Roger Williams' A Key Into the Language of America
During American colonial times, the native peoples of the new world clashed often with the English settlers who encroached upon their lifestyle. Many horror stories and clichés arose about the natives from the settlers. As one might read in Mary Rowlandson’s Narrative, often these disputes would turn to violence. To maintain the process of the extermination of the natives alongside Christian moral beliefs, one of the main tenets of colonial life was the belief that the natives were “savages”; that they were morally and mentally inferior to the English that settled there. As is the case with many societies, certain voices of dissent began to spin. These voices questioned the assertions of the English about the natives. They refused to accept the seemingly immoral acts committed by both sides as an inevitable process. And they wished to learn more. Among these voices rose that of Roger Williams.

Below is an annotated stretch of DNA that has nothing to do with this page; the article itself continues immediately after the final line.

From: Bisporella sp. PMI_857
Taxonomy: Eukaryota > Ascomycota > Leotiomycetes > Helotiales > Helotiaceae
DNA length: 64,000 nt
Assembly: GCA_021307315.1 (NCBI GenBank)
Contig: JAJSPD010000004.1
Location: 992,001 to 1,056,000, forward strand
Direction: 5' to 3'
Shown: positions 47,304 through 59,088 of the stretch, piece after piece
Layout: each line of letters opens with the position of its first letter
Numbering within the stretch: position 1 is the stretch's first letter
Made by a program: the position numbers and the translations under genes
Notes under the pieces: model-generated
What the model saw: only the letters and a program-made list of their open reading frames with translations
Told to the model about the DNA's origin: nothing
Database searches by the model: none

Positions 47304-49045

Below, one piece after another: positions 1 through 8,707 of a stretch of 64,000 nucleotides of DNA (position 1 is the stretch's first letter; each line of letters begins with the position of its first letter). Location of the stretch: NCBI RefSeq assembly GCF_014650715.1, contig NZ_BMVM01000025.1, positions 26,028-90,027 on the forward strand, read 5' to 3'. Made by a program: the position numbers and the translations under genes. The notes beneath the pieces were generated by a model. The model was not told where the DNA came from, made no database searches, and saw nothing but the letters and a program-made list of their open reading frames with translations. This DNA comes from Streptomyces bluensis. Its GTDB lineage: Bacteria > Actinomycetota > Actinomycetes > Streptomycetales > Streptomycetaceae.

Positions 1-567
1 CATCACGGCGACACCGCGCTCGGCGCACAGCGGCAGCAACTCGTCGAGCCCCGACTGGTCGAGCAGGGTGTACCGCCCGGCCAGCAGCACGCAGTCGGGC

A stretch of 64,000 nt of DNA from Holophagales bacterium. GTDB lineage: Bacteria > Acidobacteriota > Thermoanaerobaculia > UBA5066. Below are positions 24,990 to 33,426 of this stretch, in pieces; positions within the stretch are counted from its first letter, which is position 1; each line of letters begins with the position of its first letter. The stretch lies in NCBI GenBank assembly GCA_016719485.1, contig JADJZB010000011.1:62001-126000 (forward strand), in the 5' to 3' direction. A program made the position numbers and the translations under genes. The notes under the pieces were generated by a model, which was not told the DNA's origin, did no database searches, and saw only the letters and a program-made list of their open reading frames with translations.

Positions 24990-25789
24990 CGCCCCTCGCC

In his work A Key into the Language of America, Williams learned the language of the natives and assembled his findings into a ...
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... multiple-speaker device. Three voices collating different perspectives create a persuasive narrative on several levels of debate. In fact, the author’s use of this device created a sense of layering that could not otherwise have been achieved. Every point the Williams made, for example received justification on multiple levels for multiple purposes. Such is the nature of this device. Williams applied it for an emotional and logical duet of persuasion, but the implication of these factors creates a multiplication of compulsion for the reader.
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